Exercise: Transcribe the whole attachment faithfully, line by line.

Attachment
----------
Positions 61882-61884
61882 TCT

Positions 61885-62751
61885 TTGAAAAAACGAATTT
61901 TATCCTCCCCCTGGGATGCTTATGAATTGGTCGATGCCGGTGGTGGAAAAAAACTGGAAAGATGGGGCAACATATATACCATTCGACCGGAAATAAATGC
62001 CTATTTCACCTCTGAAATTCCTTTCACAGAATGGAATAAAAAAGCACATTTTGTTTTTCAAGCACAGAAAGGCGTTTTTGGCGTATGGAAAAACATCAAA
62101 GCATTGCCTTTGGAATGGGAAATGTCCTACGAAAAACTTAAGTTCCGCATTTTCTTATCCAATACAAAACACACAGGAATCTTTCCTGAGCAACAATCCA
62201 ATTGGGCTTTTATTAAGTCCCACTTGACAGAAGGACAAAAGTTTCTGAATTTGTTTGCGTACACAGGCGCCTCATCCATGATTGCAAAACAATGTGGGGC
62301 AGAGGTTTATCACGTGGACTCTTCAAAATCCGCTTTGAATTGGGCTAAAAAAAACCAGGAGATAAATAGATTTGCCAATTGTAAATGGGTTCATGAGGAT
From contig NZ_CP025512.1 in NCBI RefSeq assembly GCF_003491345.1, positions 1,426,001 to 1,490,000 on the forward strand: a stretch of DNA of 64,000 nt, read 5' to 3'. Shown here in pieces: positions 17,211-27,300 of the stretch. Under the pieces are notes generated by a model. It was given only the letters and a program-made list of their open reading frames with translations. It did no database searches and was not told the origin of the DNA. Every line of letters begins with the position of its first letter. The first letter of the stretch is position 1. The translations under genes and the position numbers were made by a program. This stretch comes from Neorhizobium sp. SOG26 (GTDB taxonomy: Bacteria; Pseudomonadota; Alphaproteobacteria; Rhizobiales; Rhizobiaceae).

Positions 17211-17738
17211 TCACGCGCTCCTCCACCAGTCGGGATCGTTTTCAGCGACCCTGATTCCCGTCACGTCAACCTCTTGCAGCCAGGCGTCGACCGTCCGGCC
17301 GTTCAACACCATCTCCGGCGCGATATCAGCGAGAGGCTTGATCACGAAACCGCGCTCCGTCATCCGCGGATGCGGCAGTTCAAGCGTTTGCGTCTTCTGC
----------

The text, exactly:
Positions 61882-61884
61882 TCT

Positions 61885-62751
61885 TTGAAAAAACGAATTT
61901 TATCCTCCCCCTGGGATGCTTATGAATTGGTCGATGCCGGTGGTGGAAAAAAACTGGAAAGATGGGGCAACATATATACCATTCGACCGGAAATAAATGC
62001 CTATTTCACCTCTGAAATTCCTTTCACAGAATGGAATAAAAAAGCACATTTTGTTTTTCAAGCACAGAAAGGCGTTTTTGGCGTATGGAAAAACATCAAA
62101 GCATTGCCTTTGGAATGGGAAATGTCCTACGAAAAACTTAAGTTCCGCATTTTCTTATCCAATACAAAACACACAGGAATCTTTCCTGAGCAACAATCCA
62201 ATTGGGCTTTTATTAAGTCCCACTTGACAGAAGGACAAAAGTTTCTGAATTTGTTTGCGTACACAGGCGCCTCATCCATGATTGCAAAACAATGTGGGGC
62301 AGAGGTTTATCACGTGGACTCTTCAAAATCCGCTTTGAATTGGGCTAAAAAAAACCAGGAGATAAATAGATTTGCCAATTGTAAATGGGTTCATGAGGAT
From contig NZ_CP025512.1 in NCBI RefSeq assembly GCF_003491345.1, positions 1,426,001 to 1,490,000 on the forward strand: a stretch of DNA of 64,000 nt, read 5' to 3'. Shown here in pieces: positions 17,211-27,300 of the stretch. Under the pieces are notes generated by a model. It was given only the letters and a program-made list of their open reading frames with translations. It did no database searches and was not told the origin of the DNA. Every line of letters begins with the position of its first letter. The first letter of the stretch is position 1. The translations under genes and the position numbers were made by a program. This stretch comes from Neorhizobium sp. SOG26 (GTDB taxonomy: Bacteria; Pseudomonadota; Alphaproteobacteria; Rhizobiales; Rhizobiaceae).

Positions 17211-17738
17211 TCACGCGCTCCTCCACCAGTCGGGATCGTTTTCAGCGACCCTGATTCCCGTCACGTCAACCTCTTGCAGCCAGGCGTCGACCGTCCGGCC
17301 GTTCAACACCATCTCCGGCGCGATATCAGCGAGAGGCTTGATCACGAAACCGCGCTCCGTCATCCGCGGATGCGGCAGTTCAAGCGTTTGCGTCTTCTGC